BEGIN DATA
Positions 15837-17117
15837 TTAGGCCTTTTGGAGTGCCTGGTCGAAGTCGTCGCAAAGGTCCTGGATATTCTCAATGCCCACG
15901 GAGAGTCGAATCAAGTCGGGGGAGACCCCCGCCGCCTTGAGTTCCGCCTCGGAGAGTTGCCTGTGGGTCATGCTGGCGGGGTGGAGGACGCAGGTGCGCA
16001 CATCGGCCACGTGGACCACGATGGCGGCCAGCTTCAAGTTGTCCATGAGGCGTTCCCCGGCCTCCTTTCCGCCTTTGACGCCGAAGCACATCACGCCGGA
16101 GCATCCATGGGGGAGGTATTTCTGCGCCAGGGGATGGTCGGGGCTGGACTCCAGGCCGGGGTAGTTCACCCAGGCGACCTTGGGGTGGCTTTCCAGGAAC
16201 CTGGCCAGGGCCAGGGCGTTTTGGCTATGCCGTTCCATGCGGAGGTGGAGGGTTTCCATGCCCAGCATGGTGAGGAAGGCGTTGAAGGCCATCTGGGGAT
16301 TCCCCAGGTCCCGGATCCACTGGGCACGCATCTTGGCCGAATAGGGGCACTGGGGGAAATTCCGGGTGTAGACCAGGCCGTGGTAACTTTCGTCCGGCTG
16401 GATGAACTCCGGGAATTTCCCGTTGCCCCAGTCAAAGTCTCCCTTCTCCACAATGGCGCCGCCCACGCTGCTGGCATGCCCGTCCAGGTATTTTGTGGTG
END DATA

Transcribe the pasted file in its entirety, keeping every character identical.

Positions 15837-17117
15837 TTAGGCCTTTTGGAGTGCCTGGTCGAAGTCGTCGCAAAGGTCCTGGATATTCTCAATGCCCACG
15901 GAGAGTCGAATCAAGTCGGGGGAGACCCCCGCCGCCTTGAGTTCCGCCTCGGAGAGTTGCCTGTGGGTCATGCTGGCGGGGTGGAGGACGCAGGTGCGCA
16001 CATCGGCCACGTGGACCACGATGGCGGCCAGCTTCAAGTTGTCCATGAGGCGTTCCCCGGCCTCCTTTCCGCCTTTGACGCCGAAGCACATCACGCCGGA
16101 GCATCCATGGGGGAGGTATTTCTGCGCCAGGGGATGGTCGGGGCTGGACTCCAGGCCGGGGTAGTTCACCCAGGCGACCTTGGGGTGGCTTTCCAGGAAC
16201 CTGGCCAGGGCCAGGGCGTTTTGGCTATGCCGTTCCATGCGGAGGTGGAGGGTTTCCATGCCCAGCATGGTGAGGAAGGCGTTGAAGGCCATCTGGGGAT
16301 TCCCCAGGTCCCGGATCCACTGGGCACGCATCTTGGCCGAATAGGGGCACTGGGGGAAATTCCGGGTGTAGACCAGGCCGTGGTAACTTTCGTCCGGCTG
16401 GATGAACTCCGGGAATTTCCCGTTGCCCCAGTCAAAGTCTCCCTTCTCCACAATGGCGCCGCCCACGCTGCTGGCATGCCCGTCCAGGTATTTTGTGGTG